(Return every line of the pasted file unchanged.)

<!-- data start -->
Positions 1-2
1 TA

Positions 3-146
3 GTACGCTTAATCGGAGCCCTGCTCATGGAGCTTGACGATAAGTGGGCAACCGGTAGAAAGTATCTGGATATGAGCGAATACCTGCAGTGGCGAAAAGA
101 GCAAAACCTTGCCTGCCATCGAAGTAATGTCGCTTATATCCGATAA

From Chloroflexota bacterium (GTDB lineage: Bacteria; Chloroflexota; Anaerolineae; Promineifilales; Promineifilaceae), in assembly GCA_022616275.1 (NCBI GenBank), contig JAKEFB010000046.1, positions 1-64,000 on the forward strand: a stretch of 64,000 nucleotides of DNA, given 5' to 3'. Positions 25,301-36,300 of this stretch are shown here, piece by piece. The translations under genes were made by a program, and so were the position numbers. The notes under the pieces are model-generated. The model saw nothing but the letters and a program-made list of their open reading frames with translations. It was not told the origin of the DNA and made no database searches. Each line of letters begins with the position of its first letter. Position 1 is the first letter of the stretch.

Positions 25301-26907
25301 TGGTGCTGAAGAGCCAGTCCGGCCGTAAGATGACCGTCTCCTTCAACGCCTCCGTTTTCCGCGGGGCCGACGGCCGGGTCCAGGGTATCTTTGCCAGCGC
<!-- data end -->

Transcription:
Positions 1-2
1 TA

Positions 3-146
3 GTACGCTTAATCGGAGCCCTGCTCATGGAGCTTGACGATAAGTGGGCAACCGGTAGAAAGTATCTGGATATGAGCGAATACCTGCAGTGGCGAAAAGA
101 GCAAAACCTTGCCTGCCATCGAAGTAATGTCGCTTATATCCGATAA

From Chloroflexota bacterium (GTDB lineage: Bacteria; Chloroflexota; Anaerolineae; Promineifilales; Promineifilaceae), in assembly GCA_022616275.1 (NCBI GenBank), contig JAKEFB010000046.1, positions 1-64,000 on the forward strand: a stretch of 64,000 nucleotides of DNA, given 5' to 3'. Positions 25,301-36,300 of this stretch are shown here, piece by piece. The translations under genes were made by a program, and so were the position numbers. The notes under the pieces are model-generated. The model saw nothing but the letters and a program-made list of their open reading frames with translations. It was not told the origin of the DNA and made no database searches. Each line of letters begins with the position of its first letter. Position 1 is the first letter of the stretch.

Positions 25301-26907
25301 TGGTGCTGAAGAGCCAGTCCGGCCGTAAGATGACCGTCTCCTTCAACGCCTCCGTTTTCCGCGGGGCCGACGGCCGGGTCCAGGGTATCTTTGCCAGCGC